Alan Carr: For centuries, the Jews had looked for God to send a Deliverer. They anticipated a great military leader who would defeat Israel’s enemies, restore righteousness to the land, and who would purify and restore Temple worship to its ancient glory, Jer. 33:15; Eze. 37:23-24. The Jews believed that this deliverer would achieve his goals through the force of arms. They were looking for a fighter, a revolutionary and an insurrectionist.
Who is Jesus and Why did He come to this earth – if you understand the answer to those 2 questions you have true spiritual insight.
THE REDEMPTIVE MISSION OF JESUS CHRIST CAN ONLY BE EMBRACED BY RELINQUISHING HUMAN AUTONOMY AND SUBMITTING TO DIVINE LORDSHIP [WHICH INCLUDES REJECTION AND SUFFERING]
“The Road to the Final Four” has a nice ring of finality to it – the wrapping up of the college basketball season – the 68 team tournament that determines the ultimate champion. How is your NCAA bracket doing? Have you picked mostly winners? Quite a few surprises already – like always. When most things come to an end, they are actually over. That is why you see the coach of Michigan State, Tom Izzo, so emotional as his team gets upset and he deals with the reality that the existence of this team is over. It has been a special group of young men that he has loved coaching – but this team has no future going forward as a team. This is the end of the line.
As we come to our final sermon on the 66 chapters of Isaiah, the eloquent and gifted prophet is wrapping up many of the themes that we have been tracking through the book. The last chapter especially focuses on the alternating emphasis between The Culmination of Judgment and Salvation In the End Times. Each paragraph goes back and forth.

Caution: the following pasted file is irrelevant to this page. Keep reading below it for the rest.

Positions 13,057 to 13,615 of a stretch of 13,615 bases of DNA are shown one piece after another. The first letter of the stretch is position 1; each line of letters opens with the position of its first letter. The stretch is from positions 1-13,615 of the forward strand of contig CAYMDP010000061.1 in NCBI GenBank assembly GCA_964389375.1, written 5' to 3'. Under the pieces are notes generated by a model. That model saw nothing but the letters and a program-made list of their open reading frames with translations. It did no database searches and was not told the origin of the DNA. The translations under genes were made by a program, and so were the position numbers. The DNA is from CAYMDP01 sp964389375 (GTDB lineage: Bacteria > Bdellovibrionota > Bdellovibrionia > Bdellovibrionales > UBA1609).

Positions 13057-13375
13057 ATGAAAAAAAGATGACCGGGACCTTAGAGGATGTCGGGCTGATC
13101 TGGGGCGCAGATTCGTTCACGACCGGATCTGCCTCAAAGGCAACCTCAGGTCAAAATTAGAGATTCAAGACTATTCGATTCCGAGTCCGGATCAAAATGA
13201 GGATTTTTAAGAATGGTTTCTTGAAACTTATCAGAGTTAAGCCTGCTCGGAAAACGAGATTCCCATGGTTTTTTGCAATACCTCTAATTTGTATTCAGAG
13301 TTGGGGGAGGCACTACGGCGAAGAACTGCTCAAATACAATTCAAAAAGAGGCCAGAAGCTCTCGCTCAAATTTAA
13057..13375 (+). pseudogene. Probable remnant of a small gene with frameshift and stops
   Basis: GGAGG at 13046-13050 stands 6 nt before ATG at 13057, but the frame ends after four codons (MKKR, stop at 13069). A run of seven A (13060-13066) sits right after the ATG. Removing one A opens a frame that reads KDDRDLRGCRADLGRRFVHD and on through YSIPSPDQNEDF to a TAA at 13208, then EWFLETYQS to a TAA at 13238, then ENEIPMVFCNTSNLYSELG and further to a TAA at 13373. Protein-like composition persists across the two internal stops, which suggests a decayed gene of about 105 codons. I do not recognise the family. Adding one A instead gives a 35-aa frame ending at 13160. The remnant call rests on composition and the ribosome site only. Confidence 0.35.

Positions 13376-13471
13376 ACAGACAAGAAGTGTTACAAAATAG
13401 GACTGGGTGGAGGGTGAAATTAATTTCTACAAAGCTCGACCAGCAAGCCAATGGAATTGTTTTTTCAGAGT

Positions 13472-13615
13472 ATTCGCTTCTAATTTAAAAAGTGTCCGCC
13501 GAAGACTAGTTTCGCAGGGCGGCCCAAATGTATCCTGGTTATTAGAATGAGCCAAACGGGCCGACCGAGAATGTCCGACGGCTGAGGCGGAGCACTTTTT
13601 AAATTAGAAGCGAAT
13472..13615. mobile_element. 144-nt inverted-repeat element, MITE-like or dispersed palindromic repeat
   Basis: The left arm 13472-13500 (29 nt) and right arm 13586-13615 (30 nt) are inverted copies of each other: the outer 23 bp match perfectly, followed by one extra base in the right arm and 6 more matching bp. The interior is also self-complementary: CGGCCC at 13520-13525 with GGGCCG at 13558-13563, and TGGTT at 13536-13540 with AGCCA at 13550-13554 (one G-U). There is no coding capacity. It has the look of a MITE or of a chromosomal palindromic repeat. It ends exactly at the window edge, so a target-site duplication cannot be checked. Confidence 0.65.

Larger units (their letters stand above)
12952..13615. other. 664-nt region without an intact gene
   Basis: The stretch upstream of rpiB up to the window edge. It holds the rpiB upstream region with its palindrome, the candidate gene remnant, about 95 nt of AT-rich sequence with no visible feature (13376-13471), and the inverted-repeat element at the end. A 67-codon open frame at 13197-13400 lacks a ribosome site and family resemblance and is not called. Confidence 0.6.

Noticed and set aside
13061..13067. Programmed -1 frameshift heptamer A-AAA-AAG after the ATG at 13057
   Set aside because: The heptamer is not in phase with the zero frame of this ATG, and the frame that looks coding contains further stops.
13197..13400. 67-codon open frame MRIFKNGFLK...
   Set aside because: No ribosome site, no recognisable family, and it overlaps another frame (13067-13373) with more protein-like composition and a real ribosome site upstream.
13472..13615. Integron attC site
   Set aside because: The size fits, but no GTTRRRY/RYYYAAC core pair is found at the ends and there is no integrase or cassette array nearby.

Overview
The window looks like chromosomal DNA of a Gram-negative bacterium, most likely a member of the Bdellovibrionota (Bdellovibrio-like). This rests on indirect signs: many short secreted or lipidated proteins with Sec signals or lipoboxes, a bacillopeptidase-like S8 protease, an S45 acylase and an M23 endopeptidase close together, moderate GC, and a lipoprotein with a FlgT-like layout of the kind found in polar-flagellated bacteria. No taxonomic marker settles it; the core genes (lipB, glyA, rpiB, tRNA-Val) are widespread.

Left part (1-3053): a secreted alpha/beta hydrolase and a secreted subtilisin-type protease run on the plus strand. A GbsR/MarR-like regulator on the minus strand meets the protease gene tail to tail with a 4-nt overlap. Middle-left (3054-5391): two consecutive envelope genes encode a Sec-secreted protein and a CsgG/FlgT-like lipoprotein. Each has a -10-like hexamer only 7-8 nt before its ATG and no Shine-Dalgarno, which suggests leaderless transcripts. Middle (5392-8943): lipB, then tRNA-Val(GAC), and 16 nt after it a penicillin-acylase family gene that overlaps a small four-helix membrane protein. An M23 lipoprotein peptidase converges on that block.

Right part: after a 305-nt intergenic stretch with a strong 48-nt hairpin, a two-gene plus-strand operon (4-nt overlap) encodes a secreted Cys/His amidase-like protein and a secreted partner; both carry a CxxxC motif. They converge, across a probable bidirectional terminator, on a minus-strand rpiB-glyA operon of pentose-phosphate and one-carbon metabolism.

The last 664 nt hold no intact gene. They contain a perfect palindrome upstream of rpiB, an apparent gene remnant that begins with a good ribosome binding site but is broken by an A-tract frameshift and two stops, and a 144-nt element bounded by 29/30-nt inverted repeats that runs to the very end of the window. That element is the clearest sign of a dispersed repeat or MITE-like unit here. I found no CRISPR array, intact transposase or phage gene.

Oswalt: When one observes the book as a whole, the interchange between judgment and hope is unmistakable. . . Here this interchange occurs for the last time, with 15-17 (and v. 24) depicting the fate of those both within and beyond the Israelite community who persist in rebellion against God, and vv. 18-23 depicting the salvation of the nations that will occur as a result of the revelation of God’s glory in both judgment and redemption. Finally, as far as this book is concerned, judgment and hope are inseparable. It is out of judgment that hope emerges, but hope never removes the potential and the reality of judgment.
But there is something very unique about this discussion of end times – of God bringing to ultimate fulfillment His purposes for this world and His program for His elect nation – as well as His program for outreach to the Gentile nations.
WHEN THINGS COME TO AN END THEY WILL CONTINUE ON FOREVER – EITHER IN A STATE OF RECREATION AND ETERNAL LIFE OR A STATE OF CORRUPTION AND ETERNAL SUFFERING
This book very clearly presents an alternative view on the topic of the teaching of the Lord Jesus on Divorce and Remarriage. I must acknowledge right from the beginning that Van Parunak is a personal friend and someone who shares my convictions regarding church government — so my objectivity in this analysis might be open to question. But his credentials as a Biblical scholar and a Hebrew scholar in particular are impeccable. I have used his materials throughout my sermon series on the book of Isaiah to great benefit.